Ask host to enable sharing for playback control

Welcome to the Season Finale of Criminalia's 'BLACKMAILERS'

From illicit love letters to political bribes, everyone has a secret, and it’s the threat of exposure that’s key to this crime -- and we discovered a whole lot of surprising examples along the way -- including a man who built his own submarine, hoping to escape with his payout under Lake Michigan; it sounds made up, but we speak the truth. We have enjoyed sharing these sometimes-almost-unbelievable stories of crime and criminals with you. Listen as Holly and Maria share their favorite shows and drinks from the season in our 'Blackmail' season finale. See for privacy information.


Ask host to enable sharing for playback control

Welcome to a New Season of Criminalia: 'THE SNAKE OIL SALESMEN'

Snake oil. Today the term describes any worthless remedy that's promoted as a cure-all. And, by extension, snake oil salesmen are considered a bunch of rip-off artists who peddle fraudulent goods. We’re rolling straight from the criminal world of blackmail and extortion into a new season -- we’ll see you there, not only with some very real stories about some very bogus things, but also with the cocktails and mocktails made to go with them. See for privacy information.


Ask host to enable sharing for playback control

When Blackmail Accidentally Uncovers Political Corruption

This is a story of a Texas oil tycoon, a congressman from Idaho, and a financial commodities broker in Oklahoma City. It’s a story of blackmail, yes. But it’s also a story of political corruption and ethics uncovered by that blackmail. There’s a lot going on here, and pretty much everyone’s guilty. See for privacy information.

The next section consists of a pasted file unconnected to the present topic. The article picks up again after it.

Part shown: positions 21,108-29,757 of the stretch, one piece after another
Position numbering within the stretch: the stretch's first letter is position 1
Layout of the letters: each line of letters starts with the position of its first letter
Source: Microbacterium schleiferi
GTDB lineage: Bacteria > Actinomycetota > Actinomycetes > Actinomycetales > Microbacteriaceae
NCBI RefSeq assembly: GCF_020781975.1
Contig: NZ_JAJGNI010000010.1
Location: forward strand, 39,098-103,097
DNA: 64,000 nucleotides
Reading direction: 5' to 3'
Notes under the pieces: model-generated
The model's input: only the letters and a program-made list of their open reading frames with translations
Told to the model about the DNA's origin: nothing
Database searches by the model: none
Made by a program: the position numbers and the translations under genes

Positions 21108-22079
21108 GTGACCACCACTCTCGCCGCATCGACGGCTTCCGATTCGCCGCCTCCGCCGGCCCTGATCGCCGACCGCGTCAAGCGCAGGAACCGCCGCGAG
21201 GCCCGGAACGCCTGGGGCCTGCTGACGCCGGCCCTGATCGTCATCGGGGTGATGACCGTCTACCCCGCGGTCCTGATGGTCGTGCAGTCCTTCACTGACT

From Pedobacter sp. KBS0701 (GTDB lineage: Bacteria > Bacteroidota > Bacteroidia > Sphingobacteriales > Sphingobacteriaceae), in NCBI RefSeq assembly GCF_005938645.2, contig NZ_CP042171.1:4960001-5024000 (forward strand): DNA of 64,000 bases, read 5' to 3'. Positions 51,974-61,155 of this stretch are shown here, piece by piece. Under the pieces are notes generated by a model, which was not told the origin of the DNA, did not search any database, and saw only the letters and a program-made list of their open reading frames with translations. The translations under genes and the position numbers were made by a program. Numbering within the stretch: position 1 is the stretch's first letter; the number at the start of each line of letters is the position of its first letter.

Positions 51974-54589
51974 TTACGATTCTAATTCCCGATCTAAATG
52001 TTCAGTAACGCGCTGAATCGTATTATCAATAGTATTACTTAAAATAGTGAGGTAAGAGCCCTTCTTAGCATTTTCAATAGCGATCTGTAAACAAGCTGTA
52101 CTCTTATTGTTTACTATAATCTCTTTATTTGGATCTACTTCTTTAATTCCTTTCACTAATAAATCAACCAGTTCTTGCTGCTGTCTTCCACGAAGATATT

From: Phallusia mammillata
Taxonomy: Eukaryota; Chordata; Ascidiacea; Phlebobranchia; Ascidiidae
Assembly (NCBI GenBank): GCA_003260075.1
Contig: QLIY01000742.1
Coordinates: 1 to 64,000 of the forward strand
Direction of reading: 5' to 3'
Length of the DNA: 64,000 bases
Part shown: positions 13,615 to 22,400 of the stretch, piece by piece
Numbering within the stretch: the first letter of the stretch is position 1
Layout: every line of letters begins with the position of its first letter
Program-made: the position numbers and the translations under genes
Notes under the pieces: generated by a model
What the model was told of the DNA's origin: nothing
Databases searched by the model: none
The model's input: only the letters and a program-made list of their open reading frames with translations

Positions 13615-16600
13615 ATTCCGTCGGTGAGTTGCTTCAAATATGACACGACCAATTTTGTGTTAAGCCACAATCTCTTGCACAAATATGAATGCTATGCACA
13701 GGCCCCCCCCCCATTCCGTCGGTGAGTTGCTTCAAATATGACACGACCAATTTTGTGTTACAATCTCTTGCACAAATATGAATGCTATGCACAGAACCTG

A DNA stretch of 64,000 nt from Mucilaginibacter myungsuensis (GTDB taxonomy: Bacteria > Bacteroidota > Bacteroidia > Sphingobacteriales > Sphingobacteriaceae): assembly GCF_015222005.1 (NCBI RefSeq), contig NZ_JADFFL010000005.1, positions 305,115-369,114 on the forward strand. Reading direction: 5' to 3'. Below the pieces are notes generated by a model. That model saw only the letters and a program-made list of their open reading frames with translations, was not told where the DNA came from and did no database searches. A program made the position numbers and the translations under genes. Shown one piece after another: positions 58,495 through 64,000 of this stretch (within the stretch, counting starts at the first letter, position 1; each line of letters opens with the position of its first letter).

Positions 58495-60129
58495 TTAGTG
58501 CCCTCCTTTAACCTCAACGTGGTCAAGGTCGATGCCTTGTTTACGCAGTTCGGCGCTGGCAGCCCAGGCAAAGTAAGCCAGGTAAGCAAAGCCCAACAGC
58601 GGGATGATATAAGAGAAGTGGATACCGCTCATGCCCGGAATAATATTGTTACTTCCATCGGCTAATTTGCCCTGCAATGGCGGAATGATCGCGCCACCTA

Ask host to enable sharing for playback control

Duke of York and Mary Anne Clarke

Mary Ann Clarke attempted to blackmail her ex-lover, the Duke of York — who led the British army — by threatening to publish his letters. Sounds similar to Wellington but it takes a turn: His political enemies took notice, and they discovered that Mary Ann was selling army commissions (meaning, men who wanted a military rank or promotion would pay off Clarke, who would then demand that the Duke give her clients what they wanted). See for privacy information.


Ask host to enable sharing for playback control

The Story of Walter Minx, the Sears Extortionist and His Homemade Submarine

Milwaukee Magazine once described Walter Minx as slender and fidgety, with, "the kind of sharp-featured handsomeness that the movies had taught people not to trust." He was German-born, and immigrated to Milwaukee, Wisconsin, with his parents, his brother, and his sister in 1925. He aspired to be a successful American businessman; he wanted to make a fortune -- and a name for himself. He did make a name for himself, but not quite the kind as he’d hoped for. See for privacy information.


Ask host to enable sharing for playback control

Blackmail Fail: What Happened When George Ratterman Reformed 'Sin City of the South'